Tanztheater Wuppertal Pina Bausch in Kontakthof: A piece by Pina Bausch. Photo: Julieta Cevantes

Tanztheater Wuppertal Pina Bausch in Kontakthof: A piece by Pina Bausch. Photo: Julieta Cevantes

Spontaneously everyone starts merrily singing “My Bonny Lies Over the Ocean” but it would seem Australian Julie Shanahan’s bonny really was somewhere over the ocean. She begins to sob uncontrollable and in a broken tearful voice she continues to sing. Everyone else stops singing then begins to move away from her either in ridicule or embarrassment leaving her alone one the stage. It is a  haunting  moment as she continues to softly sing, her voice filled with lament. It was a heart-wrenching moment!

Spanish-born dancer, Nazareth Panadero stands completely still, staring straight ahead seemingly without any emotion. Men start to gather around her, smelling her hair, lifting the hem of her dress to feel her shapely thigh, prodding and inspecting as if buying meat at a butcher’s shop. Ms. Panadero is manhandled and not gently while being passed man to man.

Tanztheater Wuppertal Pina Bausch’s  Nazareth Panadero in Kontakthof: A piece by Pina Bausch. Photo Credit: Julieta Cevantes

Tanztheater Wuppertal Pina Bausch’s Nazareth Panadero in Kontakthof: A piece by Pina Bausch. Photo Credit: Julieta Cevantes

This seems a reoccurring theme throughout Kontakthof as well most or perhaps all of Ms. Bausch’s work. She explores the human condition with a surgeon’s precision, the objectifying of women, the eternal battle of the sexes, courtships and it’s rituals, the ecstasy of love as well as it’s agony and feelings of loneliness and isolation.

Jorn Weisbrodt, Artistic Director for the Luminato Festival, has stated that Pina Bausch is probably the most important choreographer for the second half of the twentieth century; she invented a complete new genre, dance-theater, and incorporating theatrical elements such as dialogue and text into dance…

Tanztheater Wuppertal Pina Bausch in Kontakthof: A piece by Pina Bausch. Photo Credit: Julieta Cevantes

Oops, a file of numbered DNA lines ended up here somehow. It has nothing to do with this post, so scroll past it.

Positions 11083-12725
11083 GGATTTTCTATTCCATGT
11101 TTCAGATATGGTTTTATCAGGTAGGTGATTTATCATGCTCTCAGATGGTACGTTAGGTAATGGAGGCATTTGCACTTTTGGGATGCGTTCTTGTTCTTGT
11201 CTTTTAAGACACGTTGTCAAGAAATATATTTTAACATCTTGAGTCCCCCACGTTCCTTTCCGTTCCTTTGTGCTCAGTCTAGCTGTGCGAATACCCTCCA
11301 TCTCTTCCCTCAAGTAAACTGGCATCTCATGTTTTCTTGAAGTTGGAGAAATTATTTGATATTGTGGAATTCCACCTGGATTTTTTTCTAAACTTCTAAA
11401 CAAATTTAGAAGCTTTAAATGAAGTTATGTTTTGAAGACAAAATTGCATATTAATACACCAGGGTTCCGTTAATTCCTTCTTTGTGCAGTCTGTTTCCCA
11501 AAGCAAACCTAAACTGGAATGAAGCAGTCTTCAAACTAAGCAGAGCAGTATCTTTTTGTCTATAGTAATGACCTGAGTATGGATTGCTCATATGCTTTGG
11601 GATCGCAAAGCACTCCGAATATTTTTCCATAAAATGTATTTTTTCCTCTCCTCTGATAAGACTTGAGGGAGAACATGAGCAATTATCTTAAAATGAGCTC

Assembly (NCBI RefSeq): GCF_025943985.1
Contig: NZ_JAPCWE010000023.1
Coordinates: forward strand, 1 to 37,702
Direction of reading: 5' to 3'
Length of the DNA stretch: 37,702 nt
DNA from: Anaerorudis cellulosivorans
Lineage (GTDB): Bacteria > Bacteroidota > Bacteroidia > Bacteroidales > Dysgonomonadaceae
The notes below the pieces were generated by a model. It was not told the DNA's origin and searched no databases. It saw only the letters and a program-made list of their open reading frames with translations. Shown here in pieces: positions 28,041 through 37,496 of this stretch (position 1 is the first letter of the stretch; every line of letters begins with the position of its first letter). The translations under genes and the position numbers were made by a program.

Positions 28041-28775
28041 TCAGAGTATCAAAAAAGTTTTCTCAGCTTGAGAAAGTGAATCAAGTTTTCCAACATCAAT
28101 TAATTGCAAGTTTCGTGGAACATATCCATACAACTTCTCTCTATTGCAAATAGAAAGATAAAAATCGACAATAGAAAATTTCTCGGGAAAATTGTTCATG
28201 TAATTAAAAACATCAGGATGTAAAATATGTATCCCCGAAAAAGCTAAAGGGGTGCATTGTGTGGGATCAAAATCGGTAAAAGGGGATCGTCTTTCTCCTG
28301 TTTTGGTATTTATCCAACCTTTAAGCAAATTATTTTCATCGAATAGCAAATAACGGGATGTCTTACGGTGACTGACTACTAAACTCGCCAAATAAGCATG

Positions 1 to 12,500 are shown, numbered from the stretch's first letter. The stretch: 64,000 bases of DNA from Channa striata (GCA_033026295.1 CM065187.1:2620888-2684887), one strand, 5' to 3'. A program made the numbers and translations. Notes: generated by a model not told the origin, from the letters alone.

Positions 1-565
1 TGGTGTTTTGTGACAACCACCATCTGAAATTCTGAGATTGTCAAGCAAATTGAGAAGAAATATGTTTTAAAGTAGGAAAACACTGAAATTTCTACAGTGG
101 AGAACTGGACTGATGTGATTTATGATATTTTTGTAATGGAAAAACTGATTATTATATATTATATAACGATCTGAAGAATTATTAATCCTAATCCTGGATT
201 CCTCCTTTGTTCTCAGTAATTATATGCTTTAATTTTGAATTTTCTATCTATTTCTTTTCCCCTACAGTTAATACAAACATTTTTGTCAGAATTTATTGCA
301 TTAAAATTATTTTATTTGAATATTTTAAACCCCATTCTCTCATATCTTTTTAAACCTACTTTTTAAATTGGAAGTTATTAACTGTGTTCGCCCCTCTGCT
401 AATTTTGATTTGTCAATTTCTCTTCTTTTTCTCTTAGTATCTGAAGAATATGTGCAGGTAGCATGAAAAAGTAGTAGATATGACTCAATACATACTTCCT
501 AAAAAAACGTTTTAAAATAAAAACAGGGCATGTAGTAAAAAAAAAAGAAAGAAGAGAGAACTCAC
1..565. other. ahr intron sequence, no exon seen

Tanztheater Wuppertal Pina Bausch in Kontakthof: A piece by Pina Bausch. Photo Credit: Julieta Cevantes

Now there is this one tiny little thing that I thought could be approved on. Kontakthof is TWO HOURS & 50 MINUTES from start to finish with a twenty minute intermission one hour and 40 minutes in. Now I love me some Pina, always have, I even took class with the company a couple of times. I was hoping Pina would ask me to join, but alas it was not meant to be…but I digress…

Kontakthof is wonderful, just about an hour to long. All that screaming, running, dancers flirting and then rejecting each other, all the insight into the human condition, the statements of love, loss, abandonment, loneliness, the feelings of isolation, disappointment and unbridled joy….well, in my humble opinion it could have been down just as acutely at an hour and 50m minutes to two hours.

Over the 36 years in which Pina Bausch (1940—2009) shaped the work of Tanztheater Wuppertal, she created an oeuvre that casts an unerring gaze at reality, while simultaneously giving us the courage to be true to our own wishes and desires. Bausch was appointed director of dance for the Wuppertal theater in 1973. The form she developed in those early years was wholly unfamiliar. In her performances the players did not merely dance; they spoke, sang, laughed, and cried. Dance-theater evolved into a unique genre, inspiring choreographers across the globe.

Kontakthof:

A piece by Pina Bausch

Tanztheater Wuppertal Pina Bausch

Directed & Choreographed by Pina Bausch

Set & Costume Design by Rolf Borzik

Collaboration by Rolf Borzik, Marion Cito, & Hans Pop

Music by Charlie Chaplin, Anton Karas, Nino Rota, Jean Sibelius, & others